The Intergovernmental Panel on Climate Change (IPCC) has released the Summary for Policymakers of the Special Report on Global Warming of 1.5°C.
Diana Liverman, a University of Arizona Regent’ Professor in the School of Geography and Development in the College of Social and Behavioral Sciences, is one of the authors of the overall report and of the Summary for Policymakers.
“Limiting global warming to 1.5°C would require rapid, far-reaching and unprecedented changes in all aspects of society,” the IPCC press release states. “With clear benefits to people and natural ecosystems, limiting global warming to 1.5°C compared to 2°C could go hand in hand with ensuring a more sustainable and equitable society.”
The report was invited by governments when they adopted the Paris Agreement in December 2015 to combat climate change. Nations agreed to reduce emissions of greenhouse gases in order to hold the increase in global average temperature to well below 2°C above pre-industrial levels, and pursue efforts to limit the increase to 1.5°C.
“The report shows that the current Paris commitments to reduce emissions are inadequate. They asked us to compare 1.5°C and 2.0°C degrees of warming, but the current Paris commitments could take us to more than 3°C degrees of global warming by 2100,” Liverman said. “Because land warms more than oceans, this could result in average temperatures more than 4°C (7°F) warmer than at present in Arizona.”
The IPCC report, known as SR15, examines the latest science on climate change and its impacts and assesses chances of keeping temperatures under 1.5°C global warming, compared to 2°C. It also looks at how efforts to limit warming interact with sustainable development. The report will be the main scientific input to the Climate Change Conference (COP24) in December 2018 in Katowice, Poland.
The overall report has five chapters and 91 authors and review editors from 40 countries. Liverman was one of five U.S. authors of the Summary for Policymakers. She was a lead author for the full report’s chapter five on “sustainable development, poverty eradication, and reducing inequalities,” which was coordinated by UA Arid Lands alumnus Petra Tschakert. Liverman also contributed to cross-chapter boxes on food security, solar radiation management and sustainable development.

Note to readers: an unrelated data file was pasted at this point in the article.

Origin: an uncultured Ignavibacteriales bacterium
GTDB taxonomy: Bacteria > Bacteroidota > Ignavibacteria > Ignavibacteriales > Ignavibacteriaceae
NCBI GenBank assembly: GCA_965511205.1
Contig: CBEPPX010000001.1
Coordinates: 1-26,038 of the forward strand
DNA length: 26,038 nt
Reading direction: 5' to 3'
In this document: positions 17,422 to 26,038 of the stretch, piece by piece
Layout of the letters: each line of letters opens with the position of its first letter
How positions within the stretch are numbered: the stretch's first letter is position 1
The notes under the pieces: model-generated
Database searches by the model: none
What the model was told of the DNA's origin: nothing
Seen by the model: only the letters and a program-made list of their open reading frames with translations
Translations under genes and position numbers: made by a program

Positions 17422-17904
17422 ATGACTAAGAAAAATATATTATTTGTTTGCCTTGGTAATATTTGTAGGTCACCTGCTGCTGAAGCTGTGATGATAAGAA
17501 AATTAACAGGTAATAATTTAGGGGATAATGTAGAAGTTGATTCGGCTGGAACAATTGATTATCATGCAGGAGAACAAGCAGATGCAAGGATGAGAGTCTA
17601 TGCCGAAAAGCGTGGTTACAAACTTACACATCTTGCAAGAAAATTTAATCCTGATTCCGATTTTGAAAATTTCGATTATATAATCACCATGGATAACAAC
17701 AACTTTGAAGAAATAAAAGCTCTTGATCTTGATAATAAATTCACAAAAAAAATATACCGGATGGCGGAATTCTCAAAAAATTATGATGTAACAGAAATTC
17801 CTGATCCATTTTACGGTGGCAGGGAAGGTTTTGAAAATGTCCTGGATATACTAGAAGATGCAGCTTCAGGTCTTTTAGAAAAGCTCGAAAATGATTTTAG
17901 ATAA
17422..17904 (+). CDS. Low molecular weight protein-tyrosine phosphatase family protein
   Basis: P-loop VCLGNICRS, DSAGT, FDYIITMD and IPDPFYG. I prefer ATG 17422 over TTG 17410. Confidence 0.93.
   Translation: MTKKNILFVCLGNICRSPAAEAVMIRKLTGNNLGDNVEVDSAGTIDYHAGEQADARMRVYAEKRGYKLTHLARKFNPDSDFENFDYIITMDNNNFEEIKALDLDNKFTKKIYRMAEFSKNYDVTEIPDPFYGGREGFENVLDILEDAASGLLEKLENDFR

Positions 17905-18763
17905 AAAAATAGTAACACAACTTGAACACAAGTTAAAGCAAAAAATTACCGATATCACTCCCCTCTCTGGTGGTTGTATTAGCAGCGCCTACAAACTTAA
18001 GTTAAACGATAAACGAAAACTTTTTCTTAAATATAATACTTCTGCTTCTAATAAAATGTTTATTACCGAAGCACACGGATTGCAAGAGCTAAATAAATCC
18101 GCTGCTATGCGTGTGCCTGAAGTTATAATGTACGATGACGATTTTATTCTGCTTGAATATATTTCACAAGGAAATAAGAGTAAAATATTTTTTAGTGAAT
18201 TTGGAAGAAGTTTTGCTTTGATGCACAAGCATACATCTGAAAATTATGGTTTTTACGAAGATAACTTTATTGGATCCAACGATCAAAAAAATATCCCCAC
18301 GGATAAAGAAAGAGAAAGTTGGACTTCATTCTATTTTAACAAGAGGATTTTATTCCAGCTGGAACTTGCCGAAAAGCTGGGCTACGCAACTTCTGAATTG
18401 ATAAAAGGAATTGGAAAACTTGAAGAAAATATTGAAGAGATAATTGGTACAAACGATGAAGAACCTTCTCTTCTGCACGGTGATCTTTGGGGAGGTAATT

The IPCC 48th Session in Incheon, Republic of Korea, on Oct. 1-5, 2018, brought the authors together with government delegates to negotiate the final wording of the Summary for Policymakers. Liverman focused on sections related to climate adaptation and the relationship between climate and sustainable development.
Limiting Warming to 1.5°C Will Be Challenging and Overshoot is Likely
The IPCC reports that the world will need to make very steep cuts in emissions and look for every opportunity for carbon dioxide removal to have any chance of limiting warming to 1.5°C above pre-industrial levels. Global net human-caused emissions of carbon dioxide must be reduced by 45 percent from 2010 levels by 2030 and reach “net zero” around 2050. Global warming is likely to reach 1.5°C between 2030 and 2052 if emissions continue to increase at the current rate.
“In order to get near 1.5°C or 2.0°C, we have to not just reduce emissions, but also consider negative emissions,” Liverman said. “We’ve got to make sure that the biosphere is taking up as much carbon dioxide as possible, which means maintaining and expanding forests and other land uses that sequester carbon.”
Human activity is estimated to have already caused approximately 1.0°C of warming, with negative impacts on people, ecosystems and livelihoods.
Warming above 2.0°C is anticipated to impede economic growth and increase poverty and disease, as countries struggle with the impact of severe weather, such as floods, hurricanes, droughts and heat waves.
Although the report didn’t specifically address the impact of 1.5°C and 2.0°C to the Southwest United States, Liverman said the report has implications for the region.